Deciphering Roman Coin Inscriptions
By Kevin Barry
|Titles and Honors in Roman Coinage|
Deciphering inscriptions and titles are some of the most challenging and frustrating aspects of ancients collecting. My best advice is patience. It takes awhile for your mind to develop an understanding of what your eyes are trying to tell it. The following is a very simplified technique for understanding coinage titles.
Depending on the condition of the coin, you may have a complete or partial inscription to read. Another bit of advice is to become familiar with the common title or inscription components and study the coins you have to develop your 'eye' .
The image at left is of a bronze coin of emperor Maxentius. I have enhanced and sharpened the title slightly to enable you to more easily view the lettering. Your own coins may be much more difficult to read.
At first glance, all of the title parts seem to run together. Of course it also doesn't help matters that the Romans used 'V' for both 'V' and 'U' on their coins. A similar situation can be found with the letter 'I' and its substitution for both the letters 'I' and 'J'. The inscription seems to read; 'IMPCMAXENTIVSPFAVG'. Doesn't seem like much, does it ?
Try writing the inscription down and take a look at the table of "Titles and Honors in Roman Coinage". By comparing what you wrote down with the list, you may be able to see a pattern emerge.
Now look at the image on the right to see how this title actually breaks down into its components.
The first 3 characters are 'IMP' which is easy enough to find and stands for Imperator. The fourth character 'C' is very often found with 'IMP' and can be seen is the abbreviation for Caesar. The 5th through 13th characters are not listed in the list, so we will put it aside for now and come back to them later. The 14th and 15th characters 'PF' can be found in the list as can the 16th through the 18th which are 'AVG'.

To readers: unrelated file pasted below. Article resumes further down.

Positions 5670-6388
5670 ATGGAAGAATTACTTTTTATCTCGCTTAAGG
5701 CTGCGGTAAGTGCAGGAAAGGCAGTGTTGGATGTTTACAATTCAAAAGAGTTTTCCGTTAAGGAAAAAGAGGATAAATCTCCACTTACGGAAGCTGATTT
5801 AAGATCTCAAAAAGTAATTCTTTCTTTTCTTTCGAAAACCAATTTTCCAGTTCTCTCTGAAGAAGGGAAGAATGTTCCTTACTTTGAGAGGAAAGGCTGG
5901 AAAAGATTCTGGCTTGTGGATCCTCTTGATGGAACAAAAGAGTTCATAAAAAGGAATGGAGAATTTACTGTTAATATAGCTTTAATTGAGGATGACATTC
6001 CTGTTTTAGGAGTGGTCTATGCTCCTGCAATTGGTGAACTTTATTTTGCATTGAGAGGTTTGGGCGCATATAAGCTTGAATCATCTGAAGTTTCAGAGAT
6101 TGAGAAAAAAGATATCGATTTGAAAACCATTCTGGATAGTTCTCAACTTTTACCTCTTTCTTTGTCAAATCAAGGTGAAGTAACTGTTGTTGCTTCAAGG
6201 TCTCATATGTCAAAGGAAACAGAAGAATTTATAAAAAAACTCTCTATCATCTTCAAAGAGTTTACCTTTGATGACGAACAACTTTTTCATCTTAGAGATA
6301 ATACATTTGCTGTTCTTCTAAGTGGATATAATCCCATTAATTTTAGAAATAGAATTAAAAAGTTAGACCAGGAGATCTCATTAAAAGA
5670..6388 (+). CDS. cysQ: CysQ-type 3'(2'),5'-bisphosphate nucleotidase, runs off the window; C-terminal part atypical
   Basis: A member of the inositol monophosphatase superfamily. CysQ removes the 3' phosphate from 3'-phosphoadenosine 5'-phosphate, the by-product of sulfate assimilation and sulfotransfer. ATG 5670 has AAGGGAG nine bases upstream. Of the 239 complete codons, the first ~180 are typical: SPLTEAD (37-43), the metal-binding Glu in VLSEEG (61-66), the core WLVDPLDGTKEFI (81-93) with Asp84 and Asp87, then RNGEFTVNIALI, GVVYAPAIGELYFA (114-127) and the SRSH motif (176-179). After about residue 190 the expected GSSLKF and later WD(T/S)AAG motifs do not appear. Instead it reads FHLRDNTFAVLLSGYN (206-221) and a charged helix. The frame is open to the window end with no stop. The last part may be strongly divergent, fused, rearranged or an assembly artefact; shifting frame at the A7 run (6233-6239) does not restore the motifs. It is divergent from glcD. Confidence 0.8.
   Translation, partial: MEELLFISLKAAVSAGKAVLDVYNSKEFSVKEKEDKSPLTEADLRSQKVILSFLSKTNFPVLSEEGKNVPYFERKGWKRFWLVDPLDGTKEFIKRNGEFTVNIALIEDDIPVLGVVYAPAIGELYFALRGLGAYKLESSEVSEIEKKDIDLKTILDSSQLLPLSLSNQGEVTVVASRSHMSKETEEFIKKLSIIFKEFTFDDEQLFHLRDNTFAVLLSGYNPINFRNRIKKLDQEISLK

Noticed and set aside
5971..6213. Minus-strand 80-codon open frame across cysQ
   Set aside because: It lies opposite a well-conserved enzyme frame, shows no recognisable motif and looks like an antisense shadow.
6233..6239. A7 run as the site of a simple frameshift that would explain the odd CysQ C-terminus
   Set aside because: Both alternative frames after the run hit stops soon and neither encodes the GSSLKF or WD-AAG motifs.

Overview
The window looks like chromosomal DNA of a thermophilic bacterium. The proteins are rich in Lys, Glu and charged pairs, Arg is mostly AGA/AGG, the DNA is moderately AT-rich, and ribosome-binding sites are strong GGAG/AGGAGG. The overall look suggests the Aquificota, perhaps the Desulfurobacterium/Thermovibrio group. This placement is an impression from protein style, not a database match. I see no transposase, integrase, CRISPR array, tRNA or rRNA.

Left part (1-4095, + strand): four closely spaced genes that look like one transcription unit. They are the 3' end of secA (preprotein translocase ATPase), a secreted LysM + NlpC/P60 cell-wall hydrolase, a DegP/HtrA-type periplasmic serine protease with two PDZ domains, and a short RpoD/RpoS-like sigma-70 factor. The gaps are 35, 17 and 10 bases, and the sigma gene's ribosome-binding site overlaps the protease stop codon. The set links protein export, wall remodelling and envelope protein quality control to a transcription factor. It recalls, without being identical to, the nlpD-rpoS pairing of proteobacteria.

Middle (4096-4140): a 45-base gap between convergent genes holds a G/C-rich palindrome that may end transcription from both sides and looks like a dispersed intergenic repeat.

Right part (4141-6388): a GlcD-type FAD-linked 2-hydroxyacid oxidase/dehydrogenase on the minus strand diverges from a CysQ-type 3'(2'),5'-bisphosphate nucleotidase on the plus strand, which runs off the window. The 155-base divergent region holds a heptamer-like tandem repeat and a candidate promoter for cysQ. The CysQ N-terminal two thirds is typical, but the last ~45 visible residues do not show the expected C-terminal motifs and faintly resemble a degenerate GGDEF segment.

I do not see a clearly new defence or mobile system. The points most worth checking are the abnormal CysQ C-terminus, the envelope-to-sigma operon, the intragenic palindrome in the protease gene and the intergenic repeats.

Now it is time to go back to the unknown letters, the 5th through the 13th. We already know the 'MAXENTIVS' does not appear in the titles list. So now what? Now we go take a look at the Roman Names As They Appear On Coins. To do a fast check, click on the 'M' to take you directly to the part of the list with MAXENTIUS.
So now we have the title and the actual name of the emperor. Putting it all together (with the proper spacing), we have;
'IMP. C. MAXENTIVS P.F. AVG.'
The full translation of the title reads:
'Imperator Caesar Maxentius Pius Felix Augustus'.
Thats all there is to it. Find one of your own coins, write down the title and try running it through the same steps. With a little practice you will become comfortable with attributing your own coins. You may be surprised at what you may find.
|AVG.||Augustus or Augusta (senior ruler, title bestowed on an emperor/empress).|
|ARM.||Armeniacus (conqueror of Armenia).|
|BRIT.||Britanicus (conqueror of Britian.|
|CAESAR, CAES. or C.||Caesar (heir to the throne).|
|CENS. or CENS. PER.||Censor Perpetuus (chief magistrate who determined the size of the senate, appointed for life).|
|COS. or C.||Consul (one of two chief magistrates).|
|DAC.||Dacicus (conqueror or Dacia).||DICT.||Dictator (in the Republic, a title conferred during times of emergency).||DIVI, DIVO or DIVA||Divine (acclaimed a deity).|
|D.N.||Dominus Noster ('Our Lord').|
|F. or FIL. or FILI||Filius or Filia (son or daughter of the emperor).|
|GERM.||Germanicus (conqueror of Germany).|
|IMP.||Imperator (supreme army commander).|
|IMP. C.||Imperator Caesar.|
|NOB.||Nobilissimus or Nobilissima (noble).|
|N. C., NOB. C., NOB. CAES. or NOBIL C.||Nobilitas Caesar ("Royal Heir").|
|OPTIMO or OPTIMO PRINCIPI||The best ruler or highest prince.|
|PART.||Parthicus (conqueror of Parthia).|
|PERP.||Perpetuatae (forever or for life).|
|P. F.||Pius Felix (dutiful and wise).|
|P. M., PON. M. or PONT. MAX.||Pontifex Maximus (chief priest).|
|P. P.||Pater Patriae (father of the country).|
|PRINC. IVVENT.||Princeps Iuventis (young prince)|
|TRP, TR P, TR POT, TRIB P, TRIB POT, TRIB POTEST or TRIBUN POTEST, etc||Tribunicia Potestate (civil head of state).|
|TR P||Demarc. Ex.|